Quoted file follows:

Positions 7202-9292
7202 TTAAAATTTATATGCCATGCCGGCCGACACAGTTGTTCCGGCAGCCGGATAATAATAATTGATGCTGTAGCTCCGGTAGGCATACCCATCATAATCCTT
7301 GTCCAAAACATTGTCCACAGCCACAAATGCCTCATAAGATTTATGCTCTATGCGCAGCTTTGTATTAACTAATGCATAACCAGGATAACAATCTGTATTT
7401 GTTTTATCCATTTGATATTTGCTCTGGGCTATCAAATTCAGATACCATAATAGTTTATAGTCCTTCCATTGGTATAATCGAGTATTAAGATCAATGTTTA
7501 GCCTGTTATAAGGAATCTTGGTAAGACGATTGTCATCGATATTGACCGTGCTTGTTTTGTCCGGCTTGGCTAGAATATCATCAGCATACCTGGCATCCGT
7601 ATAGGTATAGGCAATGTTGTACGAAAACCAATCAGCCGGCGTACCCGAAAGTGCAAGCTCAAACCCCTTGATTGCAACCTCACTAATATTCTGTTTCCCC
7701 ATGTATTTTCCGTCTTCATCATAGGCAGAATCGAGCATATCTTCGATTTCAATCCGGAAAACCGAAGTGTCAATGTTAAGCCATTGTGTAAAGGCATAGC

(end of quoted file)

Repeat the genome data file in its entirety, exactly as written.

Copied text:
Positions 7202-9292
7202 TTAAAATTTATATGCCATGCCGGCCGACACAGTTGTTCCGGCAGCCGGATAATAATAATTGATGCTGTAGCTCCGGTAGGCATACCCATCATAATCCTT
7301 GTCCAAAACATTGTCCACAGCCACAAATGCCTCATAAGATTTATGCTCTATGCGCAGCTTTGTATTAACTAATGCATAACCAGGATAACAATCTGTATTT
7401 GTTTTATCCATTTGATATTTGCTCTGGGCTATCAAATTCAGATACCATAATAGTTTATAGTCCTTCCATTGGTATAATCGAGTATTAAGATCAATGTTTA
7501 GCCTGTTATAAGGAATCTTGGTAAGACGATTGTCATCGATATTGACCGTGCTTGTTTTGTCCGGCTTGGCTAGAATATCATCAGCATACCTGGCATCCGT
7601 ATAGGTATAGGCAATGTTGTACGAAAACCAATCAGCCGGCGTACCCGAAAGTGCAAGCTCAAACCCCTTGATTGCAACCTCACTAATATTCTGTTTCCCC
7701 ATGTATTTTCCGTCTTCATCATAGGCAGAATCGAGCATATCTTCGATTTCAATCCGGAAAACCGAAGTGTCAATGTTAAGCCATTGTGTAAAGGCATAGC